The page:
dnalex's post in Is there any relationship between substrate and dropsy? was marked as the answer
I will answer the dropsy question first.
Dropsy is simply organ failure (kidneys), and there can be a number of causes, including infections (viruses, bacteria, parasites), and non-infections (organ damage, drastic and sudden drops in temperature). Beyond that, we don't know as much, but we do know that metronidazole is the one med that has the highest success rate. Others, such as Baytril, oxolinic acid, and kanamycin sometimes work, but sometimes they can also inflict even more damage on the kidneys. Metronidazole actually is an antibiotic AND an antiparasite med, which treats protozoal microbes. Metro-Meds, which has 3 antibiotics in addition to metronidazole, works even better than metronidazole alone, which lends to the idea that in the majority of cases, dropsy can be attributed to either parasites or bacteria, with the contributions by bacteria being larger.
Why do I think that hardness plays a role in preventing dropsy? Dropsy is the failure of osmoregulation, which leads to accumulation of excess fluids internally. The minerals that raise hardness are primarily calcium and magnesium, and both of these elements are critical in the physiology of the fish. In the context of dropsy, calcium plays a pivotal role in regulating osmoregulatory functions (fluid balances) at the gills. Magnesium is also another critical factor in osmoregulation. Hence, with a sufficient hard water, we supply enough of these important molecules.
dnalex's post in Tank gallons was marked as the answer
A ten gallon tank could be used as a temporary tank for one fish for a few months, or used as a quarantine tank when done properly.
It really cannot house any goldfish on a permanent basis.
To house goldfish, you will really want to start with a 40 gallon tank (at least), and allocate about 15-20 gallons per goldfish.
dnalex's post in Possible scrapes with blood? What happened! was marked as the answer
I don't know if the injury is the result of a filter mishap, but I absolutely agree that it's an injury, given the time frame, etc.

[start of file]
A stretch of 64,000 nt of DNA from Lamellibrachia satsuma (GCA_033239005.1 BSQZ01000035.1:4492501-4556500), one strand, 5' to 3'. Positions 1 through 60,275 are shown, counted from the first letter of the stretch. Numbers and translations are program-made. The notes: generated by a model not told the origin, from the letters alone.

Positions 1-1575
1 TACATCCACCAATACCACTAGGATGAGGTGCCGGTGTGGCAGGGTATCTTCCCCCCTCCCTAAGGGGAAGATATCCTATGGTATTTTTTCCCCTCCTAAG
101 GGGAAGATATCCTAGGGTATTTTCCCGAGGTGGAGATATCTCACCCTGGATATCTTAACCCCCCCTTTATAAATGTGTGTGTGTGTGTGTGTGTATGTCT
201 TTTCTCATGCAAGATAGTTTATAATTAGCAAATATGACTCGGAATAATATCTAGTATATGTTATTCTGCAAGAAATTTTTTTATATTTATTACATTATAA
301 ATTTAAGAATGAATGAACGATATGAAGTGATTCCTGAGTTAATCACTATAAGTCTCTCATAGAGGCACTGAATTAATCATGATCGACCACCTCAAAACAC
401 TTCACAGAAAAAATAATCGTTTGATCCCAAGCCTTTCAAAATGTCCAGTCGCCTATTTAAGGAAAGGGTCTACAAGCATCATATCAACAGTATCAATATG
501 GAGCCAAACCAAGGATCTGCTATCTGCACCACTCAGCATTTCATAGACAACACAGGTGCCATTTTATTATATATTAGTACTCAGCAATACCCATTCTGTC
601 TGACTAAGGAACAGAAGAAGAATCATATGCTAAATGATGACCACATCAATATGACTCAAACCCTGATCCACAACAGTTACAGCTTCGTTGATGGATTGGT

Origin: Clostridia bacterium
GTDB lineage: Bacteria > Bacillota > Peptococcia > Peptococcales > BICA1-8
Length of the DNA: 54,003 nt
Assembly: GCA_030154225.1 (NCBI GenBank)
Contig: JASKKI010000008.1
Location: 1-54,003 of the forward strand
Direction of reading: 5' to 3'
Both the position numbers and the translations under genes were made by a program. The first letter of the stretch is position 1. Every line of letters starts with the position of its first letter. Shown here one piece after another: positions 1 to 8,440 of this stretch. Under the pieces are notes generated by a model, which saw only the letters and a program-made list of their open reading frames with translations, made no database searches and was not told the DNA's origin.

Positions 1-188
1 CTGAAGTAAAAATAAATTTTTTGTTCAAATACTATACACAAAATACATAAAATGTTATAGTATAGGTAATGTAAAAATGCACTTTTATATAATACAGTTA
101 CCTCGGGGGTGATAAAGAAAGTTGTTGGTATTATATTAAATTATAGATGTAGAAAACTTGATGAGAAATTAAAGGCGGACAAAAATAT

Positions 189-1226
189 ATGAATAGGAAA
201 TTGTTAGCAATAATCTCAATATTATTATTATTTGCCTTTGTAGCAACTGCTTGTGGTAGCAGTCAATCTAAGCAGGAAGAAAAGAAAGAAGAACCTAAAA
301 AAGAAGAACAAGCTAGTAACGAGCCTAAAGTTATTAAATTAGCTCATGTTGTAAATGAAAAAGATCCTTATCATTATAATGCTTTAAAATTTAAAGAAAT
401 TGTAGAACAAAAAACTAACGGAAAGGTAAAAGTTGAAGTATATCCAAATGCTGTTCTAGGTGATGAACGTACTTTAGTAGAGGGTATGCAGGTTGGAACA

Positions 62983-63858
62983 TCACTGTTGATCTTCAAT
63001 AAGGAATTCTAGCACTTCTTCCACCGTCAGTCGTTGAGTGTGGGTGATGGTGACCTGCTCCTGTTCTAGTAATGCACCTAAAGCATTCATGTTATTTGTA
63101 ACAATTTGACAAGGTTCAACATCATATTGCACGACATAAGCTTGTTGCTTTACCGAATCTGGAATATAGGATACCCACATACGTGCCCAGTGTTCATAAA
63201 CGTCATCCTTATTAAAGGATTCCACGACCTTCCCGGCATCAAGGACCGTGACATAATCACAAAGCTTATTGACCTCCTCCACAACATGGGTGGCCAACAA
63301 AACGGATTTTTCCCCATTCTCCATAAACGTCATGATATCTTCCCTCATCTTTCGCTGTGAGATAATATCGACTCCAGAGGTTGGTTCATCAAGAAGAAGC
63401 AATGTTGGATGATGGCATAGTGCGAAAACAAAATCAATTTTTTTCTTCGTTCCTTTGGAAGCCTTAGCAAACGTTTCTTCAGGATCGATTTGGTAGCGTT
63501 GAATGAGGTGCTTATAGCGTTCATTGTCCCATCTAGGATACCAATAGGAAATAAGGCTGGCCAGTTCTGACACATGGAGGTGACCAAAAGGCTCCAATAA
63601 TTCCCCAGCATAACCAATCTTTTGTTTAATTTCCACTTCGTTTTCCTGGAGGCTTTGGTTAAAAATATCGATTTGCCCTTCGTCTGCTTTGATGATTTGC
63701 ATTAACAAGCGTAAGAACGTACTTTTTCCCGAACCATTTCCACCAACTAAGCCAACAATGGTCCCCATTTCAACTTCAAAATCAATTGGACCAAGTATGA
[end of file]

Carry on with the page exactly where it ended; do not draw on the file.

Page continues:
There are two options:
- the first has been mentioned several times up above, and that is just clean water. The injury actually doesn't look too bad, and I think will heal nicely with just clean water. Instead of doing the one WC weekly, perhaps increase it to 3 times a week for the next 2 weeks. I think you will see remarkably fast healing.
- the other option is to salt the tank to 0.2%, to help speed up healing and to block secondary infections. Based on what I've seen, I don't know that you need to do this, but if you feel that you absolutely have to be more pro-active than the other option, this is OK, too.
dnalex's post in Could an aquarium be cycled using snails?. was marked as the answer
Any source of ammonia is possible.
The thing here is that when we are saying that the tank is cycled, we really mean that the tank is cycled for a specific bioload. If the tank has been cycled for one fish, for example, add another two in will most likely result in a cycle bump.
That's why when we fishless cycle, we aim for processing of 1ppm ammonia and the resulting nitrites in 24 hours or less.
So, yes, you can cycle with snails, but how many snails you need, I don't know. That will of course depend on the setup as well.
dnalex's post in Difference between filter floss and filter pad? was marked as the answer
To me, this is filter floss
and this is filter pad
The floss actually made my tank cloudy, because I stuffed too much in the filter.
I don't think you need both. Just one or the other. I tend to favor the filter pads better.